The student media organization of California State University Northridge

Daily Sundial

The student media organization of California State University Northridge

Daily Sundial

The student media organization of California State University Northridge

Daily Sundial

Got a tip? Have something you need to tell us? Contact us

Loading Recent Classifieds...

Kill switch dangerous without oversight

Senate Democrats re-introduced a bill last month that would give power to the president to declare a “cyber emergency” and shut down vital parts of the Internet. The bill does not allow for any judicial review of any such emergency measures.

If we allow our executive branch to be free from judicial oversight, our government will not be very different from the oppressive regime of President Hosni Mubarak that the Egyptian people just fought so hard and sacrificed so many lives to challenge.

The Protecting Cyberspace as a National Asset Act of 2010 was first introduced last June by Senators Joe Lieberman and Susan Collins of the Senate Homeland Security and Governmental Affairs Committee.

The bill’s main purpose is to protect “critical information infrastructure.” According to the USA Patriot Act, this means “systems and assets, whether physical or virtual, so vital to the United States the incapacity or destruction of such systems and assets would have a debilitating impact on security, national economic security, national public health or safety, or any combination of those matters.”

If passed, it would create a new regulatory body within the government and new layers of bureaucracy, such as the White House Office for Cyberspace Policy and National Center for Cybersecurity and Communications. The senate-approved director of the office would counsel the president on all matters regarding cybersecurity and could also issue emergency measures when critical information is attacked, including Internet blackouts.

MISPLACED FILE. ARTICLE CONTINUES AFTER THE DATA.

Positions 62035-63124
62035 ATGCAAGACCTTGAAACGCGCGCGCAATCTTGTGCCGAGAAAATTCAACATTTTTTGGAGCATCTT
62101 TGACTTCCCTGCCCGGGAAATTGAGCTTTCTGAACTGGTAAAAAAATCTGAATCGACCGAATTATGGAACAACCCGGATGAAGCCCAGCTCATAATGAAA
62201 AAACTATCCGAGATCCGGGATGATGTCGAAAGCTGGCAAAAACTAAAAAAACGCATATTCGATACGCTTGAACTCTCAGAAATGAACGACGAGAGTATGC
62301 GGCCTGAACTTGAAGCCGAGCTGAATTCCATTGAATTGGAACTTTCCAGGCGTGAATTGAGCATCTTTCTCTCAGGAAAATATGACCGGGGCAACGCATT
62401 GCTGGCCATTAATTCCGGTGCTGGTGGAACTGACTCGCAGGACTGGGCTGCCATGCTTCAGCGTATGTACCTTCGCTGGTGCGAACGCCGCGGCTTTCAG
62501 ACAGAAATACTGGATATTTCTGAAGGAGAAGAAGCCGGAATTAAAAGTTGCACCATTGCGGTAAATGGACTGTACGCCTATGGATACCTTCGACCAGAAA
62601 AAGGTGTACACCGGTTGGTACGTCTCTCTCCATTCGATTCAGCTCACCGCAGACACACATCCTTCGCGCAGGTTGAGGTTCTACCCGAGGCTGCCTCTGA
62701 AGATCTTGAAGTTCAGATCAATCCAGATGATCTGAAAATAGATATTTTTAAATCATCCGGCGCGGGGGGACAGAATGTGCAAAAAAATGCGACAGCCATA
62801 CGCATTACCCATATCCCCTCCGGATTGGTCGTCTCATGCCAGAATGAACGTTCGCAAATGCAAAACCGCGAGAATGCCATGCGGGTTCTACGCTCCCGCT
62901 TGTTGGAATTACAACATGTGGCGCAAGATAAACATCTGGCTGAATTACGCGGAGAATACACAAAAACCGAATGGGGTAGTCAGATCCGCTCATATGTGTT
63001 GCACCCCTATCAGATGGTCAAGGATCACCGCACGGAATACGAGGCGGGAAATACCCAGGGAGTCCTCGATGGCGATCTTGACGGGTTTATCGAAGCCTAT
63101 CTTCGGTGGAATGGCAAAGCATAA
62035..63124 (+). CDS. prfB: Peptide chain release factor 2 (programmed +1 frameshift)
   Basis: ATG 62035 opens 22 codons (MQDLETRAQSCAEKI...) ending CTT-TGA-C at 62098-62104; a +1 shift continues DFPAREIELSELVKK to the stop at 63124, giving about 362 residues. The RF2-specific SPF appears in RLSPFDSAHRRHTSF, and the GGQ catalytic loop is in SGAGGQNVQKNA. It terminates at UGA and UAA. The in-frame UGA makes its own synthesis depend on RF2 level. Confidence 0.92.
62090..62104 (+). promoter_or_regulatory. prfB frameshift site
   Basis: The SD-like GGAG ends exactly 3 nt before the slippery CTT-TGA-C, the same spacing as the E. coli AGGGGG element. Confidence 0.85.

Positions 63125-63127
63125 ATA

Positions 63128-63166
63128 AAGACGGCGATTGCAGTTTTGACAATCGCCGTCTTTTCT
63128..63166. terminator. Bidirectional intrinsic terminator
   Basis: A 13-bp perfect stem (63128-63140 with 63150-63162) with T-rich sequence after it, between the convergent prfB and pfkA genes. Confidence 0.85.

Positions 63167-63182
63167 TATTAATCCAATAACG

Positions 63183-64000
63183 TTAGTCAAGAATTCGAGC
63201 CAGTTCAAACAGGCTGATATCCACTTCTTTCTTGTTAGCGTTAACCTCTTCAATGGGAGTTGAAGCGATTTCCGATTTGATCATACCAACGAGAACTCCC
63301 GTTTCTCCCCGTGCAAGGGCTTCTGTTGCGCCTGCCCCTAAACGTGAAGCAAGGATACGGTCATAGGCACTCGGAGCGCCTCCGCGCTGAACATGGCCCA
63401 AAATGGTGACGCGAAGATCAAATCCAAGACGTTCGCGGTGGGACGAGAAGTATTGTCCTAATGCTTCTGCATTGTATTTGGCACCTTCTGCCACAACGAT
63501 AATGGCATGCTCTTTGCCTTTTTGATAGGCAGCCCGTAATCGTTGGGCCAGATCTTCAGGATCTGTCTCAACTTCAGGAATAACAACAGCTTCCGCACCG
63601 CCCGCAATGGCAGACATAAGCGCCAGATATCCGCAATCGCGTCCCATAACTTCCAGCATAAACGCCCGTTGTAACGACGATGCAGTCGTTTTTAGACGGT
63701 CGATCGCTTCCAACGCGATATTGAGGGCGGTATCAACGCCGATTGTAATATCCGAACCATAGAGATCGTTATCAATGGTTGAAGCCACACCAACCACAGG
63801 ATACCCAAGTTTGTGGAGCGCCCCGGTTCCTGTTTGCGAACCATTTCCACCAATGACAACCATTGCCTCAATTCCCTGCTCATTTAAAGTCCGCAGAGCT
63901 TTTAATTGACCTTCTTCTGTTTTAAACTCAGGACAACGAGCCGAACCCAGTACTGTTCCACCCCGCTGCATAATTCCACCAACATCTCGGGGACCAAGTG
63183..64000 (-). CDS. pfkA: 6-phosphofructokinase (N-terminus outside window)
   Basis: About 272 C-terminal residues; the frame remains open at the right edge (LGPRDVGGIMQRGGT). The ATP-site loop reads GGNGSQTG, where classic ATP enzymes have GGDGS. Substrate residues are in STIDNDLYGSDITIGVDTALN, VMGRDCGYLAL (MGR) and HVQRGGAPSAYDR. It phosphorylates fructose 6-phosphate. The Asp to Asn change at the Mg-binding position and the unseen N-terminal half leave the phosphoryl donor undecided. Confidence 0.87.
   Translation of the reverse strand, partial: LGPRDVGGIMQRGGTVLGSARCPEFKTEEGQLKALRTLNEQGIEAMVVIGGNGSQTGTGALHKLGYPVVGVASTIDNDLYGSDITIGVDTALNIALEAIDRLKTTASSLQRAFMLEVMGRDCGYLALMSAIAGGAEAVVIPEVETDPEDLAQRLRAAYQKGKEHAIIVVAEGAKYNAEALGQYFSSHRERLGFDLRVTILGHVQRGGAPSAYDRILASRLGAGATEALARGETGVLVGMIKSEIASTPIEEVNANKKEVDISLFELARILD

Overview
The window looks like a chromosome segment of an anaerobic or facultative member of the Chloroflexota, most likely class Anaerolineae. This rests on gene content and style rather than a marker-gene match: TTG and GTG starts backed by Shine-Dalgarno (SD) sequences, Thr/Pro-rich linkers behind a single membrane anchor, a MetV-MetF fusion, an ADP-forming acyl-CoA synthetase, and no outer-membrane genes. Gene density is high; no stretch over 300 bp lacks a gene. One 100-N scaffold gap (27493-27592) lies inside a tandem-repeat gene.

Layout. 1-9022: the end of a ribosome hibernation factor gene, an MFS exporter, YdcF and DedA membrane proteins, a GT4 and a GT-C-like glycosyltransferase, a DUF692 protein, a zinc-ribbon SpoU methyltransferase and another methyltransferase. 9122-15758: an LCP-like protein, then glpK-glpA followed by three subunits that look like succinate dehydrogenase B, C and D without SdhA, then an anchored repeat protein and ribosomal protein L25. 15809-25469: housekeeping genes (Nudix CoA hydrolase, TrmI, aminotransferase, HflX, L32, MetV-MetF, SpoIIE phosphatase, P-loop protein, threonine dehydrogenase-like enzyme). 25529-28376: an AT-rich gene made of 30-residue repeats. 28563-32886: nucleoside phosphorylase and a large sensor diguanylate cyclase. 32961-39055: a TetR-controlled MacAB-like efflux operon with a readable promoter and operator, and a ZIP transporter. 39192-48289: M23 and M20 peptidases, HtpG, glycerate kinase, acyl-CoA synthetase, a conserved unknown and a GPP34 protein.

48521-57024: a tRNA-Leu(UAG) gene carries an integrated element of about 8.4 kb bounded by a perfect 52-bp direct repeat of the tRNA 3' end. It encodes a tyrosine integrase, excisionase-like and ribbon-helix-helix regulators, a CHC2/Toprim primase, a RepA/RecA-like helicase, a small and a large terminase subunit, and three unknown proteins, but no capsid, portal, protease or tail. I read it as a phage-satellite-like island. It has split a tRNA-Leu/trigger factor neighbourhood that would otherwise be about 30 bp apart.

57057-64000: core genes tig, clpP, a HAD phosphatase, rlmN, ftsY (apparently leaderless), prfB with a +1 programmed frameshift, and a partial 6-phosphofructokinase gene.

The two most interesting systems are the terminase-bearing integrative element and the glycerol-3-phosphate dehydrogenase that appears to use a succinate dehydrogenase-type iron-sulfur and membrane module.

The constitutionality or legality of the actions taken by the president or director during a “declared cyber emergency” would be exempt from court examination.

According to the Senate Committee on Homeland Security and Governmental Affairs, the executive branch agencies and the Congress are attacked through cyberspace an average of 1.8 billion times per month. Former director of National Intelligence Michael McConnell said, “If we went to war today, in a cyber war, we would lose.”

In the Electronic Age, where now even missile systems are organized in cyberspace, safeguarding our information and technology with a senate-sponsored firewall is more than a fair idea.

However, exempting the president and director of the new Office for Cyberspace Policy from judicial review makes this bill more dangerous than any girl who kicked the hornet’s nest.

Our system of checks and balances must be honored in order for our society to be even a fraction of the democracy we claim to be. If the president can declare a national threat and shut down parts of the Internet without any judicial inquiry into his actions, how can we be sure that citizens’ rights will be protected?

Last year the Internet was nominated for the Nobel Peace prize and this year we saw how powerful a tool it can be in eliciting change. For anyone to have the power to take that away and not be held accountable is an unprecedented deterrent to democracy.

More to Discover